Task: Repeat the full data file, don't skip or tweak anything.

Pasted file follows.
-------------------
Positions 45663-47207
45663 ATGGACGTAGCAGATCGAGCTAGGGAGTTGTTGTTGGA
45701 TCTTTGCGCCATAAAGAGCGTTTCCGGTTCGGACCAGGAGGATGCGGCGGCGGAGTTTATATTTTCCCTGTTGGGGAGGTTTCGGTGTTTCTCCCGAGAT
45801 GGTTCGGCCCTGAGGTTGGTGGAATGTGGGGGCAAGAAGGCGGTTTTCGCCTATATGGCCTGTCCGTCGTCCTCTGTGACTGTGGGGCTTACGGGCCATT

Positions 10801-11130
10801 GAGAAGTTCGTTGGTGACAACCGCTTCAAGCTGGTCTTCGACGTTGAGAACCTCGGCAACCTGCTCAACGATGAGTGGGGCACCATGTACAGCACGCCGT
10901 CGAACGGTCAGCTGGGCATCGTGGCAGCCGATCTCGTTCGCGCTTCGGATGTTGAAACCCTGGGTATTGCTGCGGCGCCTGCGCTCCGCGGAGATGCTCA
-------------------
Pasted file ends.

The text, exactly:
Positions 45663-47207
45663 ATGGACGTAGCAGATCGAGCTAGGGAGTTGTTGTTGGA
45701 TCTTTGCGCCATAAAGAGCGTTTCCGGTTCGGACCAGGAGGATGCGGCGGCGGAGTTTATATTTTCCCTGTTGGGGAGGTTTCGGTGTTTCTCCCGAGAT
45801 GGTTCGGCCCTGAGGTTGGTGGAATGTGGGGGCAAGAAGGCGGTTTTCGCCTATATGGCCTGTCCGTCGTCCTCTGTGACTGTGGGGCTTACGGGCCATT

Positions 10801-11130
10801 GAGAAGTTCGTTGGTGACAACCGCTTCAAGCTGGTCTTCGACGTTGAGAACCTCGGCAACCTGCTCAACGATGAGTGGGGCACCATGTACAGCACGCCGT
10901 CGAACGGTCAGCTGGGCATCGTGGCAGCCGATCTCGTTCGCGCTTCGGATGTTGAAACCCTGGGTATTGCTGCGGCGCCTGCGCTCCGCGGAGATGCTCA